The first step in awakening to the Dharma (the truth of the way things are) is to obtain the vision that sees life as it really is, and not as we usually misperceive it. This involves a radical shift in our awareness, a kind of profound simplification that opens us up to be able to understand the Dharma, the way life is. This understanding, which is not intellectual, but can be expressed intellectually at least to a degree, is a wisdom that arises out of direct perception of the Dharma.
With this understanding comes the calmness that Buddhists are often – correctly and incorrectly – attributed with. This calm arises from knowing the way things are which allows for a certain acceptance of life as it is. For, if we know and accept life, then we will not be upset by its challenges and problems, but simply recognize that this is the way it is and act appropriately. Resting in this calm wisdom, we will then penetrate to the heart of Buddha’s teachings, indeed we will fly like an arrow straight to the bull’s eye of the universe, seeing and knowing people and things just as they are, all flowing out of that which is neither a person nor a thing.
Next in Buddha’s description the fruits of the
Middle Way comes enlightenment, which is not so much seeing things as they are, but seeing ‘No-thing’ as it is. That is to say, it is seeing and living from the naked awareness of a buddha. In this enlightenment, not only is the Dharma the Buddha, but so are we; there is no thing to separate “us” from “him.” Finally, Buddha talks of Nirvana, a state of being that is literally beyond words, out of reach of the intellect, and so sublime that to even label it “Nirvana” should only be done with the knowledge that it is just a pointer and nothing more. Indeed, many Buddhist masters have often avoided mentioning Nirvana altogether, fully aware that much misunderstanding can arise from such talk. So, let’s swiftly move on to the next part of the sermon!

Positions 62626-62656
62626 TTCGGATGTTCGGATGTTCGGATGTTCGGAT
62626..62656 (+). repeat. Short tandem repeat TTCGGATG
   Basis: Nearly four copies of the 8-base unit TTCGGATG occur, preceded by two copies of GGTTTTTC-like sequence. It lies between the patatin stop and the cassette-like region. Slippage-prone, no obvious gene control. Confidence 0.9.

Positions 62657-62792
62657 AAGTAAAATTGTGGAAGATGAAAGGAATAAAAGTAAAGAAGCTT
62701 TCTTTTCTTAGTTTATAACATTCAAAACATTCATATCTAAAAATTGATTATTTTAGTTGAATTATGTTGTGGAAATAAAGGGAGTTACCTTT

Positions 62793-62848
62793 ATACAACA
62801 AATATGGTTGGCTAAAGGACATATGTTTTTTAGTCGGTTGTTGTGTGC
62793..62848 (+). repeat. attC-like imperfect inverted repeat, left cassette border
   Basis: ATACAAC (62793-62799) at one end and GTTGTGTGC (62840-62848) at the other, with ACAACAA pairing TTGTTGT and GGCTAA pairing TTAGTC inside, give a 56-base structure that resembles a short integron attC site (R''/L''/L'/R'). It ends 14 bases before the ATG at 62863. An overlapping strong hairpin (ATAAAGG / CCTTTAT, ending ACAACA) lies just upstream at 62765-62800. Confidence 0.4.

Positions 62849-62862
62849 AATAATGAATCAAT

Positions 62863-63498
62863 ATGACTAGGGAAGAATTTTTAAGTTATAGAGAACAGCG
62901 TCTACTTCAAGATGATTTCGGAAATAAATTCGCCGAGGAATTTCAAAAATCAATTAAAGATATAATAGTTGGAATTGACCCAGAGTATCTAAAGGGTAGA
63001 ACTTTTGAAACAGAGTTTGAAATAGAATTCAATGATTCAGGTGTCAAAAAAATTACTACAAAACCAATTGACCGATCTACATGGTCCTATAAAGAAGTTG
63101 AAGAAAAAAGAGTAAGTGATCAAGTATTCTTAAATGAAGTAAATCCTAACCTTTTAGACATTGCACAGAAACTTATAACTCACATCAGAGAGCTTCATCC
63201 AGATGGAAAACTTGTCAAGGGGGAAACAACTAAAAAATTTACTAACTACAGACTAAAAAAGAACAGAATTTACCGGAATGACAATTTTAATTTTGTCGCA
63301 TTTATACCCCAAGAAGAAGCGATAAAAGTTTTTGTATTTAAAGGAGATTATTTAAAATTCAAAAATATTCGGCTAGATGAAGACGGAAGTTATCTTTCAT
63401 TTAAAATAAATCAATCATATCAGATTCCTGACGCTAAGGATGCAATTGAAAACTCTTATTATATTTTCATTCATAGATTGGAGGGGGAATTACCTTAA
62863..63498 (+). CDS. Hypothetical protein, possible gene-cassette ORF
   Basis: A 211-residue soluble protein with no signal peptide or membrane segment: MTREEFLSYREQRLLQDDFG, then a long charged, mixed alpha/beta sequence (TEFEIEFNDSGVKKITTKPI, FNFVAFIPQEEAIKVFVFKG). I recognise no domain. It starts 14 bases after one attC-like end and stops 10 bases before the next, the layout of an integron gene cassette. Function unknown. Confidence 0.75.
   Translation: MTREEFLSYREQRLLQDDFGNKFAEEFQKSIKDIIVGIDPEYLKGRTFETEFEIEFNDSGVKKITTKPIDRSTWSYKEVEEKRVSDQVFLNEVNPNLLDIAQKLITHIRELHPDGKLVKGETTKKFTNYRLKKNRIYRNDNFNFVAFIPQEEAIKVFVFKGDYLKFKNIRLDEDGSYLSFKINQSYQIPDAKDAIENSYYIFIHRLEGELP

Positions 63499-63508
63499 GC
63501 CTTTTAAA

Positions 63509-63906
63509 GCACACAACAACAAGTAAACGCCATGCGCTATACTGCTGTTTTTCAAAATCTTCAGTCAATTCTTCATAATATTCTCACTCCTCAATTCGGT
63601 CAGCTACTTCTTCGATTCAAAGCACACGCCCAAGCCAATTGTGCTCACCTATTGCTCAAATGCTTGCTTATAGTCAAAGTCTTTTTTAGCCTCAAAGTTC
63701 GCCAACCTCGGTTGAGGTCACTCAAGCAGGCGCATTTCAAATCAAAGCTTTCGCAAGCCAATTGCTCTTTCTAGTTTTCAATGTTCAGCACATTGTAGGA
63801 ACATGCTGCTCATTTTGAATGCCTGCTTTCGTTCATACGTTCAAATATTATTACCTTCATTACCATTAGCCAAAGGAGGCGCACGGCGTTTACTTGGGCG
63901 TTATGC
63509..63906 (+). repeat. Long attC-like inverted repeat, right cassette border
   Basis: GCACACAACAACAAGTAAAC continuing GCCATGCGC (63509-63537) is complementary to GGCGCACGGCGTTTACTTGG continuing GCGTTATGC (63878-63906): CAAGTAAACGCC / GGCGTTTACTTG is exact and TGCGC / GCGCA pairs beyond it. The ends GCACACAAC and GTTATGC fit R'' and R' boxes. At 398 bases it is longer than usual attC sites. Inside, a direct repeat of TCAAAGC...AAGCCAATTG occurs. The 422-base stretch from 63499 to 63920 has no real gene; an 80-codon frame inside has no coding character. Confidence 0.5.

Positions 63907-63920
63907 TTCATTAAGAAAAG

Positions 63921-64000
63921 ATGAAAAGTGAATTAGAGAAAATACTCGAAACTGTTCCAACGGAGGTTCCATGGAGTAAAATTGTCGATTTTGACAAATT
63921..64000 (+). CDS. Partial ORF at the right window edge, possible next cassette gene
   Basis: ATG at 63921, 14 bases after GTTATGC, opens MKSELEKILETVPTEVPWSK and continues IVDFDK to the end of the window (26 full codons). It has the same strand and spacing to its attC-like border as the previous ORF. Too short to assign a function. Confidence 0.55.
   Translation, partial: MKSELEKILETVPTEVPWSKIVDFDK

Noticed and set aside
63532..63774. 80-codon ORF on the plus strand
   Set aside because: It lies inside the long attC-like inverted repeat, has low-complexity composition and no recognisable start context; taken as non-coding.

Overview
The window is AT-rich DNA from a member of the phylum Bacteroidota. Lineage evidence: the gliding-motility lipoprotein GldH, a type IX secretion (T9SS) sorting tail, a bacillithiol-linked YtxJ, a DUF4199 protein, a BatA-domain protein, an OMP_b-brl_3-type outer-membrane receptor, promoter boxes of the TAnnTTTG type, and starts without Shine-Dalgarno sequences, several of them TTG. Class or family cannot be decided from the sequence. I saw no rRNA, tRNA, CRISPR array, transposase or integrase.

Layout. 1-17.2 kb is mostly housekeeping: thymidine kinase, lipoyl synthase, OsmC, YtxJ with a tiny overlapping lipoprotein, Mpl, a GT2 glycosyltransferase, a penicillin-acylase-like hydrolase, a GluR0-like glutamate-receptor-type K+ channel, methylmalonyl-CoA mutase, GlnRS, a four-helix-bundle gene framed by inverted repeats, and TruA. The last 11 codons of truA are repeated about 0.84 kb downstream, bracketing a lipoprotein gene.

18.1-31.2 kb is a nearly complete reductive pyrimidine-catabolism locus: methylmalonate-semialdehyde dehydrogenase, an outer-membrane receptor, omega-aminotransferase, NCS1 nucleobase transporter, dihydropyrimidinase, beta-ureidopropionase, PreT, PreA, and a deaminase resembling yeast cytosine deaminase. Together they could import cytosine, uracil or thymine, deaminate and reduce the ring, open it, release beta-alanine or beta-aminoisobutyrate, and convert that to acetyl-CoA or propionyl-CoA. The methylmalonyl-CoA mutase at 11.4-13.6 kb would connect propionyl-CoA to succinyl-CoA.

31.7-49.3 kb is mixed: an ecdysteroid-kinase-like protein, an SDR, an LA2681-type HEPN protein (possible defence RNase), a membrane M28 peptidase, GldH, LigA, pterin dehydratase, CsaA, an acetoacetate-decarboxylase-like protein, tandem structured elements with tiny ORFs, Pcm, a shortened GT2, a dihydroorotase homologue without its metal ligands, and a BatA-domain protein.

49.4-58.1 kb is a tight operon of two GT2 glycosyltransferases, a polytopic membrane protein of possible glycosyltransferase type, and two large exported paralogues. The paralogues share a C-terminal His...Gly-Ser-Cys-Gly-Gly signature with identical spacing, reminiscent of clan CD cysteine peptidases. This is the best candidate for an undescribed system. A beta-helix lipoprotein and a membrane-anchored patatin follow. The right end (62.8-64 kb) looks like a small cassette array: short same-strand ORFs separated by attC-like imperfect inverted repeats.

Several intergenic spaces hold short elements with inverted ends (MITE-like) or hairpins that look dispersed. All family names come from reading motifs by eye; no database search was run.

“And what, bhikkhus, is the
Middle Way realized by the Tathagata, which gives vision and understanding, which leads to calm, penetration, enlightenment, to Nirvana?
It is just this Noble Eightfold Path, namely: Right View, Right Intention, Right Speech, Right Action, Right Livelihood, Right Effort, Right Mindfulness, and Right Concentration.”
Where Buddha’s teaching on the
Middle Way gives us a broad outline, the Noble Eightfold Path is a more detailed exposition of the route to enlightenment. Too detailed to go into here, the Eightfold Path is often summarized into the three trainings, Morality, Concentration, and Wisdom. Morality comprises Right Speech, Action, and Livelihood, and details how to live in harmony with the society and world we live in. Concentration includes Right Effort, Mindfulness, and Concentration, and guides us how to cultivate both peace and focus, and includes meditation amongst its tools. Wisdom is made up of Right View and Intention, and it appears at the beginning of the Path, when we learn of the Way, and at the end of the Way, when it is an expression of our own understanding. To perfect the Eightfold Path is not to be fully enlightened, but to be perfectly ripened awaiting “it” to occur spontaneously.
“This, bhikkhus, is the Noble Truth of dukkha: Birth is dukkha, aging is dukkha, death is dukkha, grief, lamentation, pain, sorrow, and despair are dukkha, association with the disliked is dukkha, separation from the liked is dukkha, not to get what one wants is dukkha. In brief, clinging to the five aggregates is dukkha.”